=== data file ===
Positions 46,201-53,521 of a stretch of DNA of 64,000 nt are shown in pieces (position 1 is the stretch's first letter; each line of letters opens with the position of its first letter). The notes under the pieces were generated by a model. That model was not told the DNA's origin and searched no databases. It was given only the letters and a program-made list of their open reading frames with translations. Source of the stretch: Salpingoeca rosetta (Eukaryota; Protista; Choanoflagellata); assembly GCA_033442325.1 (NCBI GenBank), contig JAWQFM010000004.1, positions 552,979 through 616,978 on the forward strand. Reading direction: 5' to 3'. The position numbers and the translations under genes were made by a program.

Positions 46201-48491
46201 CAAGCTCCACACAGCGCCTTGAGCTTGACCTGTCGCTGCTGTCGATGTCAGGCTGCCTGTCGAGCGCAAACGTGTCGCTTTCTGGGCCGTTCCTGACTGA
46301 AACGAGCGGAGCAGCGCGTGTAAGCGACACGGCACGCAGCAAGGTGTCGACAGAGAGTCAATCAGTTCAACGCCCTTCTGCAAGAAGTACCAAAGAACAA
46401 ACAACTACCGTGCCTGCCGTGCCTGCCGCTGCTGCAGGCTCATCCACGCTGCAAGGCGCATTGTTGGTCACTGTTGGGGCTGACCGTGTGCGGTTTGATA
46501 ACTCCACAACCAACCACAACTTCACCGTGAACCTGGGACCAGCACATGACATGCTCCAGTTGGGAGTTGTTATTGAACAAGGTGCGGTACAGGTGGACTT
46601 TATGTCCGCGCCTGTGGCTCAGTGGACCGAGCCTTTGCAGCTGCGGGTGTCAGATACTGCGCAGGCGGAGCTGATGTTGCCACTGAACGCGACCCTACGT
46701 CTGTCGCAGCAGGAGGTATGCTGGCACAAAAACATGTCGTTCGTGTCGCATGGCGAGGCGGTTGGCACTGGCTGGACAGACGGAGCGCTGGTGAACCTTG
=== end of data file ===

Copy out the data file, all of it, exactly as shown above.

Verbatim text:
Positions 46,201-53,521 of a stretch of DNA of 64,000 nt are shown in pieces (position 1 is the stretch's first letter; each line of letters opens with the position of its first letter). The notes under the pieces were generated by a model. That model was not told the DNA's origin and searched no databases. It was given only the letters and a program-made list of their open reading frames with translations. Source of the stretch: Salpingoeca rosetta (Eukaryota; Protista; Choanoflagellata); assembly GCA_033442325.1 (NCBI GenBank), contig JAWQFM010000004.1, positions 552,979 through 616,978 on the forward strand. Reading direction: 5' to 3'. The position numbers and the translations under genes were made by a program.

Positions 46201-48491
46201 CAAGCTCCACACAGCGCCTTGAGCTTGACCTGTCGCTGCTGTCGATGTCAGGCTGCCTGTCGAGCGCAAACGTGTCGCTTTCTGGGCCGTTCCTGACTGA
46301 AACGAGCGGAGCAGCGCGTGTAAGCGACACGGCACGCAGCAAGGTGTCGACAGAGAGTCAATCAGTTCAACGCCCTTCTGCAAGAAGTACCAAAGAACAA
46401 ACAACTACCGTGCCTGCCGTGCCTGCCGCTGCTGCAGGCTCATCCACGCTGCAAGGCGCATTGTTGGTCACTGTTGGGGCTGACCGTGTGCGGTTTGATA
46501 ACTCCACAACCAACCACAACTTCACCGTGAACCTGGGACCAGCACATGACATGCTCCAGTTGGGAGTTGTTATTGAACAAGGTGCGGTACAGGTGGACTT
46601 TATGTCCGCGCCTGTGGCTCAGTGGACCGAGCCTTTGCAGCTGCGGGTGTCAGATACTGCGCAGGCGGAGCTGATGTTGCCACTGAACGCGACCCTACGT
46701 CTGTCGCAGCAGGAGGTATGCTGGCACAAAAACATGTCGTTCGTGTCGCATGGCGAGGCGGTTGGCACTGGCTGGACAGACGGAGCGCTGGTGAACCTTG